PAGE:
ASCs or ASCs derived from indoleamine 2, 3-dioxygenase (IDO)-knockout (KO) mice significantly decreased AHR (A, C) and the number of total inflammatory cells and eosinophils (B, D) in wild-type (WT) and IDO-KO asthmatic mice. Data are expressed as the mean ± SEM of four independent experiments performed in triplicate. * p<0.05, *** p≤0.001.
The numbers of total inflammatory cells and eosinophils were significantly increased in BALF from the OVA group compared to the PBS group. However, ASC treatment significantly decreased the numbers of total inflammatory cells (p = 0.034 and p = 0.030, respectively) and eosinophils (p = 0.007 and p = 0.008, respectively) in WT and IDO-KO asthmatic mice (Fig 2B). Moreover, treatment with ASCs derived from IDO-KO mice significantly decreased the numbers of total inflammatory cells and eosinophils in asthmatic mice (p = 0.037 and p = 0.018, respectively) (Fig 2D).
Lung inflammation and goblet cell hyperplasia
No obvious infiltration of inflammatory cells was found in the PBS and PBS+IDO-KO ASC groups, but a greater number of eosinophils in the peribronchial and perivascular areas were seen in WT and IDO-KO asthmatic mice. Goblet cell hyperplasia was demonstrated by the increased number and size of goblet cells following PAS staining within the respiratory epithelium in WT and IDO-KO asthmatic mice. However, no obvious infiltration of inflammatory cells or goblet cell hyperplasia was found in asthmatic mice treated with ASCs or IDO-KO ASCs. Furthermore, ASC administration led to a significant reduction in the inflammation score (p = 0.009 and p = 0.007, respectively) and PAS-positive cells (all p<0.001) in WT and IDO-KO asthmatic mice (Fig 3A).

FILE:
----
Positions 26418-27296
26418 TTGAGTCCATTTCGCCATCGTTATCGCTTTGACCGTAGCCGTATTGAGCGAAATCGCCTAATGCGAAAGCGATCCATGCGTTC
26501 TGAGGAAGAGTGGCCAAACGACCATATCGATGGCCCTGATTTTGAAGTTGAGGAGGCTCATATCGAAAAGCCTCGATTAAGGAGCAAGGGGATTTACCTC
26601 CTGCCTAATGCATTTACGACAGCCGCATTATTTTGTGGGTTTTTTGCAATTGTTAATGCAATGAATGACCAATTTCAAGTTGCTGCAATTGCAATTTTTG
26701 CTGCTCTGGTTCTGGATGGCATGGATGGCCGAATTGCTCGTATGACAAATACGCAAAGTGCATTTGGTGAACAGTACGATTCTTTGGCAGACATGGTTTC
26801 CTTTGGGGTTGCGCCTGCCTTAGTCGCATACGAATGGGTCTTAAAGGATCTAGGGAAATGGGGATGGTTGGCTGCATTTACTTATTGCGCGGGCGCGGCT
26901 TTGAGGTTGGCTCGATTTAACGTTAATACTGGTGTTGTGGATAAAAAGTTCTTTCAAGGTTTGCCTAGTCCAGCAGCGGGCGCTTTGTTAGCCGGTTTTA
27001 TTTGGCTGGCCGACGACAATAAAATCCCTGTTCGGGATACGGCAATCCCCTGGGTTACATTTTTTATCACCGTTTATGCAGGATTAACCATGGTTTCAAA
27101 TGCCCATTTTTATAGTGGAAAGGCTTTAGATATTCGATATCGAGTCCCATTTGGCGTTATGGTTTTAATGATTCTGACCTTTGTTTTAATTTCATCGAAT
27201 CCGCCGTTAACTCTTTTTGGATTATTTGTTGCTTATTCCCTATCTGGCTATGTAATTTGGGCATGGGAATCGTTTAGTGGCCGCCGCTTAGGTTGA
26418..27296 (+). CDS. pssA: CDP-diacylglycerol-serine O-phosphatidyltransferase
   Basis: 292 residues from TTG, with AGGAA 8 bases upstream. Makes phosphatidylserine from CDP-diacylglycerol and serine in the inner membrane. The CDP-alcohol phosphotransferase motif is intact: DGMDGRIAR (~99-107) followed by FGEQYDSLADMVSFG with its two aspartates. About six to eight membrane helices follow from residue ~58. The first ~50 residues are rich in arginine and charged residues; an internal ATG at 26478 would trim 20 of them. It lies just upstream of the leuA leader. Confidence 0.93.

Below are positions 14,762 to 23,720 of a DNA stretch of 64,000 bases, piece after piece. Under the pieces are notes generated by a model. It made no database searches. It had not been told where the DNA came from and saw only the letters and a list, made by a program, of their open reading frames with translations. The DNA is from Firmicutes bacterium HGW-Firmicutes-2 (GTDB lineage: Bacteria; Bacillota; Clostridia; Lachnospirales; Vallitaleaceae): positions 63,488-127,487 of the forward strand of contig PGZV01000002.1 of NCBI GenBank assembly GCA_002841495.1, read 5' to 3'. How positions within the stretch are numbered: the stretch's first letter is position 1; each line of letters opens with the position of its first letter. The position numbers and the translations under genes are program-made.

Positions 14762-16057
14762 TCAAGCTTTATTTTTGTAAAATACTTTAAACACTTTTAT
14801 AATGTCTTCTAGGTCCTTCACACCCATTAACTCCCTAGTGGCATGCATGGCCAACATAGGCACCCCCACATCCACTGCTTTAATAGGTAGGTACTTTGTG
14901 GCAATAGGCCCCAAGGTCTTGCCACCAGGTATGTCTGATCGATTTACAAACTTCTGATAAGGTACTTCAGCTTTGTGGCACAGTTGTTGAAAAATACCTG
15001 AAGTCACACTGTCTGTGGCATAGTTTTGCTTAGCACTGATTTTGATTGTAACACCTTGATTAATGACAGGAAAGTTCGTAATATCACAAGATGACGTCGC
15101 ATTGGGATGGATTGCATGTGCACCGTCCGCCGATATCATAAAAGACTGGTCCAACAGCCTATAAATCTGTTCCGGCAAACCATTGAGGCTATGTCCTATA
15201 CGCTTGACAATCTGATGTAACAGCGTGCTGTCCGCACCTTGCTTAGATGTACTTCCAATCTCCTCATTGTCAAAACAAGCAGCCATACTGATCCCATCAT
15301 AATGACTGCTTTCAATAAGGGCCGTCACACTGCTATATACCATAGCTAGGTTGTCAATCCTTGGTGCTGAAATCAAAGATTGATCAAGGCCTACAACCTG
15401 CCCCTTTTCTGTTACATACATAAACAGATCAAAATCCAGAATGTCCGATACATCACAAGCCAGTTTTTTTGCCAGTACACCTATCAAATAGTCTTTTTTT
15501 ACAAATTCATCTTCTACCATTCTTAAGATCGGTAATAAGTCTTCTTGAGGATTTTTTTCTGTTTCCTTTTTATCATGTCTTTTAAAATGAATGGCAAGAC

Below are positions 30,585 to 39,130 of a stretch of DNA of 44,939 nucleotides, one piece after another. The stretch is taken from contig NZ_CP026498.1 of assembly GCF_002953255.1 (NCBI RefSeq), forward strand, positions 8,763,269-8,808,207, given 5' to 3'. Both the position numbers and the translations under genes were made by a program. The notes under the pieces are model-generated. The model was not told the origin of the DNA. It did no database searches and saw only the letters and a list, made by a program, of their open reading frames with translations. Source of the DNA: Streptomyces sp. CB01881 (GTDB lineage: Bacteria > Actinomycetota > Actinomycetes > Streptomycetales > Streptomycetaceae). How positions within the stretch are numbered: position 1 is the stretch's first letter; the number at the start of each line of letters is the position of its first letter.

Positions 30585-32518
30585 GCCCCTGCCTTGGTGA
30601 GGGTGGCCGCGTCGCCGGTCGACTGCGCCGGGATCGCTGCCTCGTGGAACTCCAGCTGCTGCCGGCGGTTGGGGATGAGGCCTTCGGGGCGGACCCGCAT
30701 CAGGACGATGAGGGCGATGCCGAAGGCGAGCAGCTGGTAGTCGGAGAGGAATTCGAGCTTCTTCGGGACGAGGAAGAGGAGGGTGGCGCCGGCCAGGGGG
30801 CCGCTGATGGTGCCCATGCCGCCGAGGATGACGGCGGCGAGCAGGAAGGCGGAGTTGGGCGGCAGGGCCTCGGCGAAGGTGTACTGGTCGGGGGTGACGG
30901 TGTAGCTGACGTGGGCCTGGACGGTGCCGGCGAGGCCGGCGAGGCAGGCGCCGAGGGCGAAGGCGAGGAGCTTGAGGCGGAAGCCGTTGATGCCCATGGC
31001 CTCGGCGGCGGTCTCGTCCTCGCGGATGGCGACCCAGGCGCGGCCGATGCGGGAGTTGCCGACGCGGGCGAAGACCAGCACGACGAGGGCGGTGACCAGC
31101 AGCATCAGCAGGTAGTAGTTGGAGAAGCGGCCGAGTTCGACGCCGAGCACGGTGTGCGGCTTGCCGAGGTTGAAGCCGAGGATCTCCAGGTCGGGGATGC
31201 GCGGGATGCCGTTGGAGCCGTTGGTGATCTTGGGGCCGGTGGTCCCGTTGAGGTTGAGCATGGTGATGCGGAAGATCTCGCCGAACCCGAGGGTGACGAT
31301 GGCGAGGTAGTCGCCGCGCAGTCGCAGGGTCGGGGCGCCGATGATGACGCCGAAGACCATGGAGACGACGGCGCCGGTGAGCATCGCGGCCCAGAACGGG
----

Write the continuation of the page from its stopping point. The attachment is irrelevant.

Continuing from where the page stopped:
ASCs or ASCs derived from indoleamine 2, 3-dioxygenase (IDO)-knockout (KO) mice decreased the infiltration of eosinophils and PAS-positive cells around the airways and blood vessels in wild-type (WT) and IDO-KO asthmatic mice (H&E, PAS ×200). ASCs (A) or IDO-KO ASC (B) treatment significantly reduced the inflammation score and PAS-positive cells. Data are expressed as the mean ± SEM of four independent experiments performed in triplicate. * p<0.05, *** p≤0.001.
In addition, IDO-KO ASC treatment induced a significant reduction in the number of eosinophils (p = 0.047) and goblet cell hyperplasia (p = 0.043) in asthmatic mice (Fig 3B).
Serum levels of total and OVA-specific IgE, IgG1, and IgG2a
Levels of total and OVA-specific IgE and IgG1 were significantly higher in the OVA group than in the PBS group of WT and IDO-KO asthmatic mice. However, systemic administration of ASCs significantly decreased total IgE (p = 0.038 and p = 0.026, respectively), total IgG1 (p = 0.039 and p = 0.037, respectively), OVA-specific IgE (p = 0.033 and p = 0.048, respectively), and OVA-specific IgG1 (p = 0.025 and p = 0.037, respectively) in WT and IDO-KO asthmatic mice (Fig 4A).